UK Proud to Protect Young Refugees, Says Red Cross Report

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New research published today shows two thirds of people living in Britain are proud the UK provides a safe haven for refugee children fleeing persecution, but there remains widespread confusion about the issue of asylum, with many people grossly exaggerating the numbers of asylum seekers residing in the UK.

Photo of Charles Fon

Young people - including children who may have arrived in Britain alone and without their family - can be particularly vulnerable. Some have experienced violence and trauma and need extra support. The Red Cross helps them access essential services and find their way around.

New research published today shows two thirds of people living in Britain are proud the UK provides a safe haven for refugee children fleeing persecution, but there remains widespread confusion about the issue of asylum, with many people grossly exaggerating the numbers of asylum seekers residing in the UK.

The research revealed 18 per cent of respondents believed the UK hosts more than half of the world's asylum seekers - in fact the figure is less than 3 per cent of the 9.9 million refugees in the world (about 302,000 people), according to UNHCR statistics.

The ICM poll was commissioned by the British Red Cross to explore people's perceptions of refugees and asylum seekers in the run-up to Refugee Week 2008, which this year takes places from the 16-22 June.

In 2006, 3,245 unaccompanied asylum-seeking children aged 17 or under claimed asylum in the UK, with the majority of them coming from Afghanistan (30%), Iran (10%), Eritrea (10%) and Somalia (8%). Reasons included the death of their parents, detention and torture, forced recruitment as child soldiers, persecution due to ethnic group, or the political activities of their family.

The Red Cross supports refugees and unaccompanied asylum seeking children to adjust to life in this country, make friends and access essential services such as health care and education. The Red Cross can even put young people back in touch with lost family members through its international tracing and message service.

Charles (17), originally from Cameroon, sought refuge in the UK just over a year ago. He said: "My mum and dad were both killed because of their involvement in politics. I went to live with my uncle, but our lawyer told me it was no longer safe to stay". Alone in Manchester, he found out about a Red Cross peer education project, which helped him make friends and provided training in peer befriending and first aid. Charles now teaches first aid to other young people and is studying law at City College Manchester.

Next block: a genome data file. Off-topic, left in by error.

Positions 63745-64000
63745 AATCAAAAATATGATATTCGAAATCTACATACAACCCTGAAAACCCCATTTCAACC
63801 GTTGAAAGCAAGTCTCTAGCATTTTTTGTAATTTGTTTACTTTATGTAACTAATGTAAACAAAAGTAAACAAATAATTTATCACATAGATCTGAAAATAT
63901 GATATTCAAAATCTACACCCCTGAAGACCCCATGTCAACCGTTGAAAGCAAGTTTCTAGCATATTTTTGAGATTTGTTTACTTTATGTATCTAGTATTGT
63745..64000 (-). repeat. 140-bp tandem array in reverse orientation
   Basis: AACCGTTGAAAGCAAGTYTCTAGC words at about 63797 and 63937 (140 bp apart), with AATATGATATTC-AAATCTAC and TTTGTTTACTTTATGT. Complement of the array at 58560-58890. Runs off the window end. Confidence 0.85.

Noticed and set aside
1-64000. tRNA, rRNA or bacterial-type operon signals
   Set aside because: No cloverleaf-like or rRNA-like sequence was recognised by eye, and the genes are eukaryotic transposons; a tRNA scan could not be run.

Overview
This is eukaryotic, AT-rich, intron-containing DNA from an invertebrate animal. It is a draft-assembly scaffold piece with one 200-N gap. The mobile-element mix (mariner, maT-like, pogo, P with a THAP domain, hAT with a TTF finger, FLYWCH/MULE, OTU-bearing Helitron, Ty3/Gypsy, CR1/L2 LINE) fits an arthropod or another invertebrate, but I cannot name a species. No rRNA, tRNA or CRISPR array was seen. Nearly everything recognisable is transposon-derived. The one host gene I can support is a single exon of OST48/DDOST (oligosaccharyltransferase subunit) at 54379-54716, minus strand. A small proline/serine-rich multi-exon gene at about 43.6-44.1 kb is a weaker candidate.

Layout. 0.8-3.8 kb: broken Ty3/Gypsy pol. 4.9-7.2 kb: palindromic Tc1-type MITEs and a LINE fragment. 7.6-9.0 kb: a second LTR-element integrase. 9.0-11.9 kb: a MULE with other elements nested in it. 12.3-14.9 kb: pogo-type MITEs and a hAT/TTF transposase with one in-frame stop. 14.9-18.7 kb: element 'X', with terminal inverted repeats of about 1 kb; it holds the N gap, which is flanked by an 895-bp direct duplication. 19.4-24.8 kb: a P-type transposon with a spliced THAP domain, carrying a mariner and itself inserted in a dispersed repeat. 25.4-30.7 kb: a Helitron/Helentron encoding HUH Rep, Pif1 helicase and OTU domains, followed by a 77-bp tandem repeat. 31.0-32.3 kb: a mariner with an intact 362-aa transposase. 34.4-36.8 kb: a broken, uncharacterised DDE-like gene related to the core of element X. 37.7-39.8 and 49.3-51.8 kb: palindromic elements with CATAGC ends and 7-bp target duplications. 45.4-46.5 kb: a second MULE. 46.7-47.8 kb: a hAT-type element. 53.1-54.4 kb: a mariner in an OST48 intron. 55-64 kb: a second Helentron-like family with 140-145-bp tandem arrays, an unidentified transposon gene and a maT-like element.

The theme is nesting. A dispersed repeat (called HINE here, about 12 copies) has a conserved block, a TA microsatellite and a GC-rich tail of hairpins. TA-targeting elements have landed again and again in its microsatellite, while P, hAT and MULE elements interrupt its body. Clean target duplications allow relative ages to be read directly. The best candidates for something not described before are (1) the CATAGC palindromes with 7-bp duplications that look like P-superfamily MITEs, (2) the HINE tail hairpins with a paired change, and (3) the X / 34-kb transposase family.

To mark Refugee Week 2008, the British Red Cross is launching a UK-wide social networking campaign supported by actor Dougray Scott. The campaign will give young refugees and asylum seekers like Charles a platform to tell their story through video diaries, which will be showcased through sites such as Facebook, Bebo and YouTube, as well as the British Red Cross Refugee Week website.

Dougray explains: "Young people - including children who may have arrived in Britain alone and without their family - can be particularly vulnerable. Some have experienced violence and trauma and need extra support. The Red Cross helps them access essential services and find their way around."

British Red Cross staff and volunteers throughout the UK will be taking part in Refugee Week by holding events and activities, from comedy nights to workshops in schools.

Nick-Scott Flynn, head of British Red Cross refugee services, said: "The Red Cross Movement protects people fleeing conflict throughout the world and that includes those who arrive in the UK. Refugees make an enormous contribution to the UK, socially, culturally and economically, and Refugee Week is a chance to celebrate that fact."

Notes to editors

The research results show many people significantly overestimate the number of refugees and asylum seekers in the UK. Only 11% of those surveyed got the correct figure of 3%, whilst 18% of people asked thought the UK was home to over 50% of the world's population of asylum seekers. Despite this, two thirds of people in the UK (66%) say they are proud that the UK provides a safe haven for young refugees fleeing persecution.

ICM interviewed a random sample of 2,068 adults aged 18+ by telephone between 21st -25th May 2008. Surveys were conducted across the country and the results have been weighted to the profile of all adults. ICM is a member of the British Polling Council and abides by its rules. Further information at the ICM website.

Refugee Week is a UK-wide programme of arts, cultural and educational events to celebrate the positive contribution refugees make to the UK and encourage a better understanding between communities. This year, it takes place between 16 - 22 June.

The Red Cross believes that young refugees and unaccompanied asylum seeking children should be treated as children first and migrants second, and therefore deserve the same respect, consideration and rights as all other young people.

The video diaries are by young refugees and unaccompanied asylum seeking children aged 16-24 from Somalia, Uganda, Democratic Republic of Congo, Iran, Ivory Coast and Cameroon and can be viewed at the British Red Cross Refugee Week website

The British Red Cross helps people in crisis, whoever and wherever they are. We are part of a global voluntary network, responding to conflicts, natural disasters and individual emergencies. We enable vulnerable people in the UK and abroad to prepare for and withstand emergencies in their own communities. And when the crisis is over, we help them to recover and move on with their lives.

Case studies and photos are available, and interviews can be arranged on request.

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